Turnitin is a tool which highlights similarity.
It does not determine if a paper has been plagiarised - that is the prerogative of the assessor.
Ordinarily, Turnitin will highlight any similarity to other sources.
The assessor (instructor/supervisor) has to decide if the similar text has been quoted correctly and attributed accurately.
The context is important, and Turnitin does not account for context.
To reiterate, Turnitin merely detects similarity to other sources.
A high Similarity Index could mean that the student has legitimately quoted many other works to a significant extent.
Also, common phrases in a particular field may be highlighted as similar to other sources.
Another common reason is that Turnitin is comparing a student's submission to his/her previous submission.
Whether or not this makes a good essay, just like the question of whether a student has plagiarised a paper, is a decision that the assessor has to make.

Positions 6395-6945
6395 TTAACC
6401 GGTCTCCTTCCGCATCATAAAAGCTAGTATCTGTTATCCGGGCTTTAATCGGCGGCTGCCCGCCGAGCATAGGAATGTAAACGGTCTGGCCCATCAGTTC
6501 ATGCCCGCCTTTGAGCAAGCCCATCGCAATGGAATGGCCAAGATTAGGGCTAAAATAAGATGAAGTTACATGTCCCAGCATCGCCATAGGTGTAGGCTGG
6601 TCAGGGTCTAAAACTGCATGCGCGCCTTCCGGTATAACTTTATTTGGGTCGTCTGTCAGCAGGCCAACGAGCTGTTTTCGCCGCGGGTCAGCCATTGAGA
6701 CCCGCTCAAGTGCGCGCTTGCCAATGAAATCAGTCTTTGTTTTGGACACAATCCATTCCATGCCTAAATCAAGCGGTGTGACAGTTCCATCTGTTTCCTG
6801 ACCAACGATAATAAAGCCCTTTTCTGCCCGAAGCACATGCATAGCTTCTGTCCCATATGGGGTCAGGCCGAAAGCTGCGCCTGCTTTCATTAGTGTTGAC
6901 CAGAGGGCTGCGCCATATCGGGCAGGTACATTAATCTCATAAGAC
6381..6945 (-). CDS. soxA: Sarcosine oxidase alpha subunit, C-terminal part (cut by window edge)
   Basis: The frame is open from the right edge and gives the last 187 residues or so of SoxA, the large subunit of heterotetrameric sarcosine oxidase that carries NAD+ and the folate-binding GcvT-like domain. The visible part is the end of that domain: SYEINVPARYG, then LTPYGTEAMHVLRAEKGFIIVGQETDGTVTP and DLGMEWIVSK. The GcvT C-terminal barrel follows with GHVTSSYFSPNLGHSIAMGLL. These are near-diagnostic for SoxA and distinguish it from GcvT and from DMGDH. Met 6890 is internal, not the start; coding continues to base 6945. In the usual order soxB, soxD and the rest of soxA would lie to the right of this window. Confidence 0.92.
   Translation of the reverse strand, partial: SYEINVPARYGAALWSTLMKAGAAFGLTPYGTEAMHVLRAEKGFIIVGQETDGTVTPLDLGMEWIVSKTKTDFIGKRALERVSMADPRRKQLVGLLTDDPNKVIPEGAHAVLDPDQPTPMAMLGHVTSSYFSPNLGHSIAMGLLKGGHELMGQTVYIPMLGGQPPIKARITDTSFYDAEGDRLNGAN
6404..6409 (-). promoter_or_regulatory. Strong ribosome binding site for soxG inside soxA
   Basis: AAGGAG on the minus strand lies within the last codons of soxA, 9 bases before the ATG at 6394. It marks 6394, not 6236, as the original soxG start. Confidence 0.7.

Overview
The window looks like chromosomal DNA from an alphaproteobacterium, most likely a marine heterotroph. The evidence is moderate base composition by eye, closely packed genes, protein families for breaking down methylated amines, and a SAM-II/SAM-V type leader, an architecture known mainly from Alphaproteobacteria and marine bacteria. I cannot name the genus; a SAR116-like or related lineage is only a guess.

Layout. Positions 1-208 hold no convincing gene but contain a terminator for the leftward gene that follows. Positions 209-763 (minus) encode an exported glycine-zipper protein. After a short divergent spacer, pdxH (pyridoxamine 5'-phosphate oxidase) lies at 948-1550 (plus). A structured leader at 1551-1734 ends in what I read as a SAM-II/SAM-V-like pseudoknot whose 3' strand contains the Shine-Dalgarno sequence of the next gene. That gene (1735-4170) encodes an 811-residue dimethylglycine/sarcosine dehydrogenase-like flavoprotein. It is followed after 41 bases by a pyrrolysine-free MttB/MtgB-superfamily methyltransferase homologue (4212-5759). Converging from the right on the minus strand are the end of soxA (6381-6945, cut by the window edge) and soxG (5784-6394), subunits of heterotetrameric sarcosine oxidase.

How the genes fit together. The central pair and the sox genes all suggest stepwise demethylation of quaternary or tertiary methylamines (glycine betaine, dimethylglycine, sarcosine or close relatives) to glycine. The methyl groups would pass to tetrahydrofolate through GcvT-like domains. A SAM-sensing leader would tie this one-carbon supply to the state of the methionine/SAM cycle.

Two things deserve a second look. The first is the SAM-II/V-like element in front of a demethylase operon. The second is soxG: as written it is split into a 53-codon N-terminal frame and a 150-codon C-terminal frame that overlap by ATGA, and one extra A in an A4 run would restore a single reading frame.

Turnitin does not determine whether a paper has or has not been plagiarized. Similarity Reports are simply tools to help instructors locate potential sources of plagiarism, or text which may have been incorrectly cited. Therefore, only instructors can deem what is a "good" or "bad" score, as interpretation of the data can only be made by the instructor.
http://turnitin.force.com/pkb/articles/en_US/Knowledge_Article/Similarity-Report-Interpreting-Results-Instructor/ (retrieved on 13 Apr 2016)
[The Similarity Indices] do not reflect Turnitin’s assessment of whether a paper has or has not been plagiarized. [Similarity Reports] are simply a tool to help an instructor find sources that contain text similar to submitted papers. The decision to deem any work plagiarized must be made carefully, and only after in depth examination of both the submitted paper and suspect sources in accordance with the standards of the class and institution where the paper was submitted.
http://turnitin.com/en_us/training/instructor-training/about-originalitycheck (retrieved on 18 Sep 2014)